In a move bound to trigger controversy, UK public funding body the Film Council is likely to invest in Portman Film and Granada Film's Bloody Sunday, a feature about the real-life shooting of 13 unarmed civilians by members of the Parachute Regiment in Northern Ireland.
The project, being made through Jim Sheridan's company Hell's Kitchen, is expected to be one of the larger productions backed by the Council's low-budget National Lottery production fund, the New Cinema Fund.
Shooting is scheduled to start this month in Derry and Dublin on the project, which charts the events of a single day in 1972, a turning point in the Northern Ireland Troubles which drove many young men into the ranks of the IRA and helped fuel 25 years of violence.
"We hope the film we make will be non-partisan, dispassionate and humane," said writer-director Paul Greengrass, who has re-teamed with producer Mark Redhead after their collaboration on the acclaimed TV drama The Murder of Stephen Lawrence.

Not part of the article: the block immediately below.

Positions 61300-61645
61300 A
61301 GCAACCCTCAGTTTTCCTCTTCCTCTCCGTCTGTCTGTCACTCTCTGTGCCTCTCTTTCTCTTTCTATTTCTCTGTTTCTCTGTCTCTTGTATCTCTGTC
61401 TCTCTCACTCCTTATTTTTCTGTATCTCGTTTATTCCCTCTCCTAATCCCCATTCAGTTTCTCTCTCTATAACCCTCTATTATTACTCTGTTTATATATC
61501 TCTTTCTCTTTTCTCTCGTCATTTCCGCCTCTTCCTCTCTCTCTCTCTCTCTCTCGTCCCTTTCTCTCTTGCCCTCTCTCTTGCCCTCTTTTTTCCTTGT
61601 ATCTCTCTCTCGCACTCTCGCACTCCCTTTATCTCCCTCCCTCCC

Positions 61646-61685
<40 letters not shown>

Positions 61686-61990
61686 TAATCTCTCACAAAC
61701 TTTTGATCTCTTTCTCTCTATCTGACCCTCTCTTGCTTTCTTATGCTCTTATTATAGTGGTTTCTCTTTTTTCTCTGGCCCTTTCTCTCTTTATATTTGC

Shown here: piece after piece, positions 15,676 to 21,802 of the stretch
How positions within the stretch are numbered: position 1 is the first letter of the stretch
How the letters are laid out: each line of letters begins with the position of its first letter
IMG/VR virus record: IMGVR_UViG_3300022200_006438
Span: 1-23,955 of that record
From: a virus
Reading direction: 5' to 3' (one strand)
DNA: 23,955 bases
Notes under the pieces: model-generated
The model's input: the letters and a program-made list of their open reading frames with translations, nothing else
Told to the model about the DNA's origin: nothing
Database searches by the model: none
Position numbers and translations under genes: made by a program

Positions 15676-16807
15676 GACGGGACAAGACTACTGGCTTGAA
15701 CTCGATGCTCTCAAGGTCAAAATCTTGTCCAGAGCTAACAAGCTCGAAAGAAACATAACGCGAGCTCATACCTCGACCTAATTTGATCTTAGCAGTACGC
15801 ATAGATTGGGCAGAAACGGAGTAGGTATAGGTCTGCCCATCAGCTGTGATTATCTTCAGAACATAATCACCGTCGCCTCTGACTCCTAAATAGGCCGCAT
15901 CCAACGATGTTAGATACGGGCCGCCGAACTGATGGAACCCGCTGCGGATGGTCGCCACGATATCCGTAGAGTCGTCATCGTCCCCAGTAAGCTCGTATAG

Bloody Sunday stars Waking Ned's James Nesbitt as civil rights activist and MP Ivan Cooper, and Nicholas Farrell as Brigadier McCellan.
Greengrass, whose feature credits include The Theory Of Flight, aims to lay out the complex dynamics of a struggle. "It will not be a film that tells simplistic truths," he said. "The style will be hyper-realistic, as if we had been able to field at least four crews to Derry on that fateful day."
Don Mullan, author of influential book Eyewitness Bloody Sunday, is acting as consultant and co-producer. Sheridan, director of In The Name Of The Father and My Left Foot, will executive produce with Hell's Kitchen partner Arthur Lappin and Pippa Cross of Granada.